Kepler is a big no for me if putting Houser as the trade offer.

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I've always liked Kepler. I thought he'd hit for a higher average. But he had a nice swing coming up as a youngster. I thought he'd be special.

 

The hard part is looking at his numbers the last couple of years and seeing anything special. If he rebounds to 2019 form - he's awesome - a left handed power bat who can play corner OF and 1B.

 

I can see a Houser for Kepler swap. Both teams have depth at those respective positions - so it makes sense. I guess we'd have to feel that we could get Kepler back on track. I don't know enough about him to say anything about that.

 

The tough part is that everyone will want a 'big' trade or FA signing. But I just don't see that happening.

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I've always liked Kepler. I thought he'd hit for a higher average. But he had a nice swing coming up as a youngster. I thought he'd be special.

 

The hard part is looking at his numbers the last couple of years and seeing anything special. If he rebounds to 2019 form - he's awesome - a left handed power bat who can play corner OF and 1B.

The part that’s mystifying with Kepler is how low his BABIP has been basically every season of his career. It’s not like he’s ridiculously slow or something. Logic would say his BABIP has to improve, but yet each year he has among the very worst BABIP in baseball.

 

Here are Kepler’s BABIP results by season…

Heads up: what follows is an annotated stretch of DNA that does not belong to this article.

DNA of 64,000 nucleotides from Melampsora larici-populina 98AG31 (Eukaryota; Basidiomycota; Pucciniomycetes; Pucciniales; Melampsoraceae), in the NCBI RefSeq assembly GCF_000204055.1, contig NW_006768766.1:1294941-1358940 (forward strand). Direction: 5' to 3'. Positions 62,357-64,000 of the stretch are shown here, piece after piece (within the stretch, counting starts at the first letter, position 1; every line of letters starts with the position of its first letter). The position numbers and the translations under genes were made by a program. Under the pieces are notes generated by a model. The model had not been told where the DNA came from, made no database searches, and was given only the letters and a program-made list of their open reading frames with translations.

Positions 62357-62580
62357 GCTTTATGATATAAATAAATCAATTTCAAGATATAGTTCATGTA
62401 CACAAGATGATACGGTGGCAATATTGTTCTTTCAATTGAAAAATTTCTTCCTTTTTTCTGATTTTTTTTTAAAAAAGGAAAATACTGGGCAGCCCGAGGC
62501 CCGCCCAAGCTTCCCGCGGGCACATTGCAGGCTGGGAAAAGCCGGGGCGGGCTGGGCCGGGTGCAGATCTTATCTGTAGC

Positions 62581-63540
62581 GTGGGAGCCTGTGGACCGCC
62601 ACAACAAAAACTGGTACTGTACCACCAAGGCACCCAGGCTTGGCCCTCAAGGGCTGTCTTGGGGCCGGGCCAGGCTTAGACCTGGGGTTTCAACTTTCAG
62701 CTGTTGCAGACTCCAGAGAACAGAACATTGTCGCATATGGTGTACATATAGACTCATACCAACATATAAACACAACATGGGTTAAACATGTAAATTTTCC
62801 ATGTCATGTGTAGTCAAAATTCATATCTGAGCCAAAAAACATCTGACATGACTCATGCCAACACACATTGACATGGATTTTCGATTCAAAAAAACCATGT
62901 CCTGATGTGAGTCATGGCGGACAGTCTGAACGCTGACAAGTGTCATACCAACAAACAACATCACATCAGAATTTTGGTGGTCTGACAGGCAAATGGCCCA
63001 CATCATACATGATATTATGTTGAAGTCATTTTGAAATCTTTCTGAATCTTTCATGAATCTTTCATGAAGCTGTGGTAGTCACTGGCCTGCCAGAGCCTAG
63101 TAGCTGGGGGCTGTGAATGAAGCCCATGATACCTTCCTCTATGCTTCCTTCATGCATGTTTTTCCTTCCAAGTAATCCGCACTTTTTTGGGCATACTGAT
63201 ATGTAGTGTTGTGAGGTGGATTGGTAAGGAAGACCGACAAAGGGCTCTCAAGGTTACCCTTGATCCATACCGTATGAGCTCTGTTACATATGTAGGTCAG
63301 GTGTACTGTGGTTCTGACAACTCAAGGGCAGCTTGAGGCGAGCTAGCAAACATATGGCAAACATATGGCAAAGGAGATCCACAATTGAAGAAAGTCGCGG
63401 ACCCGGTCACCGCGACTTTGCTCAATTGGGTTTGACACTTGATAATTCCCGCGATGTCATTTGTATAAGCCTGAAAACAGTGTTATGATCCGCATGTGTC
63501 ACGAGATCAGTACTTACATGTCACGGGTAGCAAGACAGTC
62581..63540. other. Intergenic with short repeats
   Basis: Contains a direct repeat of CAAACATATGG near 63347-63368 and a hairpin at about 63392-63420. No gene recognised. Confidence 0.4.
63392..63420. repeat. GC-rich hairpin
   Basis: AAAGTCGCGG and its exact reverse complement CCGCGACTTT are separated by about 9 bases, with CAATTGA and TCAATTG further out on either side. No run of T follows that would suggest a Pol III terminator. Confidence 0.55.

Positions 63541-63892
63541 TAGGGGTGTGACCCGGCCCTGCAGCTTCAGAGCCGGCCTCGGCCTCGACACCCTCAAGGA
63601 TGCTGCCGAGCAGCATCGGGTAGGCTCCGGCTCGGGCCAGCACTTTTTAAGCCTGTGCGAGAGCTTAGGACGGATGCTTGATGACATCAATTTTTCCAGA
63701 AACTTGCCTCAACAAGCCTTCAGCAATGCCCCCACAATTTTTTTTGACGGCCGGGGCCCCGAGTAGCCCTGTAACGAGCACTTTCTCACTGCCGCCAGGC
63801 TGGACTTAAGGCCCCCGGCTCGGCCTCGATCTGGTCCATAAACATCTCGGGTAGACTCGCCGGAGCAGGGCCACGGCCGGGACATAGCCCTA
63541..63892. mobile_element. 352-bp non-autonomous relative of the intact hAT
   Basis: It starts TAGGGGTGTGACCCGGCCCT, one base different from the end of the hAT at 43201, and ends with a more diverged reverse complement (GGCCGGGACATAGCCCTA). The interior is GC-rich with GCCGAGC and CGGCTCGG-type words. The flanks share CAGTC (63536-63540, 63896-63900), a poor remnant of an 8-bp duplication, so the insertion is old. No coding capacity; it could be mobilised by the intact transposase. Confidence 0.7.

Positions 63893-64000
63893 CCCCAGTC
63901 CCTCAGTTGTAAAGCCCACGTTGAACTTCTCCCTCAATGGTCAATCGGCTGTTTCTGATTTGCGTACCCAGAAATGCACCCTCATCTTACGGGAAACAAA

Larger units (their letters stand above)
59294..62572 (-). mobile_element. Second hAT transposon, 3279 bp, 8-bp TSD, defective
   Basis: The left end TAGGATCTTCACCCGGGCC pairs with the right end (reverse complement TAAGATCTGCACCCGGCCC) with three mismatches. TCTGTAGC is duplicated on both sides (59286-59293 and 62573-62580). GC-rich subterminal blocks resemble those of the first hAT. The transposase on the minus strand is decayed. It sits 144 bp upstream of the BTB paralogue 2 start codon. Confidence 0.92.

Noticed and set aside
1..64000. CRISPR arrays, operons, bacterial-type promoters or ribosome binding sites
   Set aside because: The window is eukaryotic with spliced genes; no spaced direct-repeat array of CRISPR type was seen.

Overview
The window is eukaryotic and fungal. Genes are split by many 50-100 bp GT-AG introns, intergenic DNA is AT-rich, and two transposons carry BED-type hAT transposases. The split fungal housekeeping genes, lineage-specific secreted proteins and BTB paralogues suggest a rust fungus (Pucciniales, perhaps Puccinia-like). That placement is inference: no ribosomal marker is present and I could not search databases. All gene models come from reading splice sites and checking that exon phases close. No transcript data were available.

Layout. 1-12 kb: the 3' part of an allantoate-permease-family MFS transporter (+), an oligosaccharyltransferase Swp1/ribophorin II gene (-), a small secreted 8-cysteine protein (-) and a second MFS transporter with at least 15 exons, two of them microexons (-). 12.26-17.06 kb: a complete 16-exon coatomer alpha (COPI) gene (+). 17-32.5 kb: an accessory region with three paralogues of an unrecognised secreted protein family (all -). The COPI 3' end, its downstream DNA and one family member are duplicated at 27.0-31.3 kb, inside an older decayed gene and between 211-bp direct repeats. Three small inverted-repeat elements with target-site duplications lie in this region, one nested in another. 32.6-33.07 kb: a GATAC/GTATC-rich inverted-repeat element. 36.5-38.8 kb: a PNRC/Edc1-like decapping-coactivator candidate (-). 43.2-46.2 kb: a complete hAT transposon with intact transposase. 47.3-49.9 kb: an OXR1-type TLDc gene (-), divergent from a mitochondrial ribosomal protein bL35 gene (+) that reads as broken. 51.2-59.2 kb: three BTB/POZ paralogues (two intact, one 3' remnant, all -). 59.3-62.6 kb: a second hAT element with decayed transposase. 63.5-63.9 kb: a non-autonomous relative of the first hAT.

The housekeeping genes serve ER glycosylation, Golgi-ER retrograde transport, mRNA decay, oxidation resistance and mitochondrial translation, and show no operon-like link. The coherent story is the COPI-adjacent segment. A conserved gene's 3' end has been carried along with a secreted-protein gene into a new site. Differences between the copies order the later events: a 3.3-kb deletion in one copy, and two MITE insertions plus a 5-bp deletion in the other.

[pre]Season BABIP

2015 .250

2016 .261

2017 .276

2018 .236

2019 .244

2020 .236

2021 .225[/pre]

Not just “at Night” anymore.
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Kepler kind of reminds me of Heyward. Defense first RF who looks like they should be a lot better at the plate than they actually are.

 

Max's BABIP really fell off the table after 2017. Checking Target Field park factors on StatCast they have it 2% above average for wOBA on contact from 2015-17, but 4% below average for 2019-21 so could maybe be some home stadium effect in there. His infield fly ball rate is also about 3% above average which will eat into BABIP too.

 

StatCast also has his sprint speed between 70th-80th percentile for his entire career until last year when it dipped down to 60th percentile.

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I've always liked Kepler. I thought he'd hit for a higher average. But he had a nice swing coming up as a youngster. I thought he'd be special.

 

The hard part is looking at his numbers the last couple of years and seeing anything special. If he rebounds to 2019 form - he's awesome - a left handed power bat who can play corner OF and 1B.

The part that’s mystifying with Kepler is how low his BABIP has been basically every season of his career. It’s not like he’s ridiculously slow or something. Logic would say his BABIP has to improve, but yet each year he has among the very worst BABIP in baseball.

 

Here are Kepler’s BABIP results by season…

 

[pre]Season BABIP

2015 .250

2016 .261

2017 .276

2018 .236

2019 .244

2020 .236

2021 .225[/pre]

The opposite of Yelich. He has too high a Launch Angle and a lower EV so balls are being caught rather than finding holes or are able to beat out a few. You may also wonder a shift effectiveness (didn't check)